Christmas season continues
We have been saddened by the death of our editor, Jim Smith. The passing of a friend is always a sad occasion, but at this time of year it seems even harder. Jim was always helpful to me and others and we will miss him. He always enjoyed the “tasting” part of the Cookbook contest and this year he really did enjoy the Cherry-Pineapple Salad that won first place in the salads. Our thoughts and prayers go to his family.
Even though Christmas Day is over, the Christmas Season continues through the Twelve Days of Christmas to the Epiphany, the celebration of the day the Wise Men visited the Baby Jesus. In many cultures, that is the start of the Carnival, or Mardi Gras, season. That season ends on Shrove Tuesday, the day before Ash Wednesday, which is the start of Lent. The conclusion of Lent is, of course, Easter. So you can keep busy with something right through the Year. How is that for stress?
I hope everyone had a happy and relaxed Christmas. You still have a few days to finish off the homemade candy and cookies if there are any left at your house. I go on the premise that there are no calories in anything from the middle of December until after the Twelfth Day of Christmas. Then, I access the damages and plan a new campaign of healthy food minus all those great sweets. New Year’s just has to be acknowledged with a feast of some kind of pork, sauerkraut, beans, black-eyed peas, cornbread, etc. and the proper beverage to add to the celebration. Of course, if you take in the Carnival or Mardi Gras season, you have to wait until the start of Lent to rework those eating habits. The forty days of Lent give you enough time to get down to the size of your Easter dress, so enjoy life and food is a giant part of that.
Several cities in this country have Mardi Gras celebrations and they usually build up to the few days before Ash Wednesday. However, in some countries, the Carnival season goes from the end of the Christmas season through to Ash Wednesday, with almost constant parties. That is one way to get through the cold winter months, at least in Northern European countries. One tale I heard while in Germany was that what happened during Carnival could be grounds for divorce unless the offended party allowed the offending one back in the house when Lent started. That sounded like a tall tale to me, but I was assured it was the law of the land. Some things one just doesn’t want to partake of just to see if the tale is true.
If you are out on the highways after Christmas, you will see a lot of traffic heading south; many, like turtles, with their homes on their backs. They have a name – Snowbirds. They head for nesting grounds to stay with others like themselves who are there only for the winter. They are not the most welcome beings with the average natives, but the merchants and restaurant owners like to see them come with their full pocketbooks. The natives who have to work during this period grumble about the added traffic on the highways and the crowded places to eat just when they have their lunch hours and have to be back to work soon. Snowbirds like to drive slowly so they can see everything on both sides of the street (or zoom around to get to the eating places first) and take their time enjoying the warmer weather as they take long lunches. So, if you are one of those Snowbirds, and you want to be treated nice all the time, remember to smile at everyone and be courteous. Tell them when you are returning north and they will probably accept you better. After all, Florida is getting more and more crowded and it is worrisome to those who have beaten you there.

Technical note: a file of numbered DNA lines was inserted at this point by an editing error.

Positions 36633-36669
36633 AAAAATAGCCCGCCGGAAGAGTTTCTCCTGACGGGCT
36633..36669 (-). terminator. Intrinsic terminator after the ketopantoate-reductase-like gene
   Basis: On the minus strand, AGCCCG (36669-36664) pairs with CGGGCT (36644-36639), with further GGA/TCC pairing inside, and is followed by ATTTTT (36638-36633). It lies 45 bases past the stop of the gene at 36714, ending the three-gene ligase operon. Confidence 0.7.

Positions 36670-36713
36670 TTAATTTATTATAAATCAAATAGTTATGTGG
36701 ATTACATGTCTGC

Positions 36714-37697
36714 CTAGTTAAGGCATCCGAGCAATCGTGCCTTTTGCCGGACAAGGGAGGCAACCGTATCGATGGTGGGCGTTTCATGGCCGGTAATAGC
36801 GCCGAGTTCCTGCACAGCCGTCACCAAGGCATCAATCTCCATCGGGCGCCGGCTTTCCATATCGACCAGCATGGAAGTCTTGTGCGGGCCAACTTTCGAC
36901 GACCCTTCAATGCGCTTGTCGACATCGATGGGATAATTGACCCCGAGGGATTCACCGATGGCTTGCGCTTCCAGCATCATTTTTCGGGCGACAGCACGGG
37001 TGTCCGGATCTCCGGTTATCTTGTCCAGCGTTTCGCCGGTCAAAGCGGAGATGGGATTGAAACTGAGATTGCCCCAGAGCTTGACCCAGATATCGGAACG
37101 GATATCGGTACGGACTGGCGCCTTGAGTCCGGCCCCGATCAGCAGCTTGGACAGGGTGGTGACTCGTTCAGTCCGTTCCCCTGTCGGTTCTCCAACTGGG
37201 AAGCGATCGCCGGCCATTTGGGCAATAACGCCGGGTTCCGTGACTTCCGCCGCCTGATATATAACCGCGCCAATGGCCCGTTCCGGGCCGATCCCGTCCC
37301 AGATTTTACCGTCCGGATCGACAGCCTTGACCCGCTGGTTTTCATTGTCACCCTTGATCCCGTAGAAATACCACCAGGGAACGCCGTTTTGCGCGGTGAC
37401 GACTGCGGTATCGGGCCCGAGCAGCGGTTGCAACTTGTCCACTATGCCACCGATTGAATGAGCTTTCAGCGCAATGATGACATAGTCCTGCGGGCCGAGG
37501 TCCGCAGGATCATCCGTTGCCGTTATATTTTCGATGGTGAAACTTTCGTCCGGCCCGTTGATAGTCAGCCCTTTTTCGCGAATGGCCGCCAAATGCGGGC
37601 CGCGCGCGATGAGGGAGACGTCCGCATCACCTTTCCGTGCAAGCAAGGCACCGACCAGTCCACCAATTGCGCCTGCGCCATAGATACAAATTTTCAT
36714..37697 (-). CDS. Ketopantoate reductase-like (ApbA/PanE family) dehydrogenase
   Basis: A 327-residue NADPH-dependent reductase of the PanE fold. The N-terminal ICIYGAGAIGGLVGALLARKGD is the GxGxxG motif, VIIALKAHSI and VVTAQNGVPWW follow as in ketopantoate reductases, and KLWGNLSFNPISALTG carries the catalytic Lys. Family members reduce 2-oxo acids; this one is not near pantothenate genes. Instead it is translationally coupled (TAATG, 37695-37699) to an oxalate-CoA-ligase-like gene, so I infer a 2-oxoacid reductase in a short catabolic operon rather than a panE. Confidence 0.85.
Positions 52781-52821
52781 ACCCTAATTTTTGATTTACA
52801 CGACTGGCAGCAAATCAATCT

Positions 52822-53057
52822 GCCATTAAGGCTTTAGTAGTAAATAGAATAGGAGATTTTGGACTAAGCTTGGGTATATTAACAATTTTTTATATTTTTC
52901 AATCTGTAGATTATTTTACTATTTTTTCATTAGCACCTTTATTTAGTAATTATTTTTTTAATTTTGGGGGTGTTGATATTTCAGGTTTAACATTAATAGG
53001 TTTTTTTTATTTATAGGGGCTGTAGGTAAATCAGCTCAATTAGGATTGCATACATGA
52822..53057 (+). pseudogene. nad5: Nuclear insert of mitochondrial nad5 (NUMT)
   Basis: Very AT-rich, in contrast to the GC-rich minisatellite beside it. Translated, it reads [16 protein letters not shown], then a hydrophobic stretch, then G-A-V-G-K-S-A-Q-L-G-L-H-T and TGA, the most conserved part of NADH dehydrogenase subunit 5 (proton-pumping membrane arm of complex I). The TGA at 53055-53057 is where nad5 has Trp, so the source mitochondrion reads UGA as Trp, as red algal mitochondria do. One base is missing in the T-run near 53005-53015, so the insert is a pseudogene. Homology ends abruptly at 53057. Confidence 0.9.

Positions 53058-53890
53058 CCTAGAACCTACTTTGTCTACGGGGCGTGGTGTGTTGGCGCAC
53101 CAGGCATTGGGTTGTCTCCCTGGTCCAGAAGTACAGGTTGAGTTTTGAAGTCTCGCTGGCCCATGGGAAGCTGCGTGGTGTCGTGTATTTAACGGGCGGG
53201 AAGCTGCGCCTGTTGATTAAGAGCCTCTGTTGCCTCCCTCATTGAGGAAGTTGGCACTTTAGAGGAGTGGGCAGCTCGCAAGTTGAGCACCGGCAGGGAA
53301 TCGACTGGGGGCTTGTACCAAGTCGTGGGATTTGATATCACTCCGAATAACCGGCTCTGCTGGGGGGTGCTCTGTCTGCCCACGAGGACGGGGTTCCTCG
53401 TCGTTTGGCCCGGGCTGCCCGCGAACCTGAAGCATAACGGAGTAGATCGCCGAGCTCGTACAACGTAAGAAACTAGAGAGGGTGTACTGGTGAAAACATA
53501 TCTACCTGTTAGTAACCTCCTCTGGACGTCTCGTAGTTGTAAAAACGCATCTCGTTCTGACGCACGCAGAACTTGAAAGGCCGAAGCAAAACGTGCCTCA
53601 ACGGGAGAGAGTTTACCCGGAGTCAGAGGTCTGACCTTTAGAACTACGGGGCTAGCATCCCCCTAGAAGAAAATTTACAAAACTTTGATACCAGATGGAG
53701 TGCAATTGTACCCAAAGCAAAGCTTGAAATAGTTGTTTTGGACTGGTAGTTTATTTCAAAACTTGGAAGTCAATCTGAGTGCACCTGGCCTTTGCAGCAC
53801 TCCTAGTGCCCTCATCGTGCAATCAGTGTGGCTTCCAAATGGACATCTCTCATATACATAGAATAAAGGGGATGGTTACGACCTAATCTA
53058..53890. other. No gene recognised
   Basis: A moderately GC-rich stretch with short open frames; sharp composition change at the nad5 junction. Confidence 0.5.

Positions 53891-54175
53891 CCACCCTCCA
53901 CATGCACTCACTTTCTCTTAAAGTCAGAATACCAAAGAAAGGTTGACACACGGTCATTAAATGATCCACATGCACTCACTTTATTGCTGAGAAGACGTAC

My Christmas cards and the stamps are still sitting on my desk – I didn’t get a one sent this year. By the time, if ever, I do send them, they will probably be antiques. I do appreciate you younger ones who did get cards out and I love you all, but don’t keep looking for that card I was supposed to send you. I am still baking some cookies and making another batch of fudge since I ate the entire last batch before Christmas. And I did get a garland around the front door and, with help, got some of the decorations on the tree. Thank all of you who put up Christmas decorations for me to enjoy as I drove around the area this year. Next year, I’ll try to do more, I promise.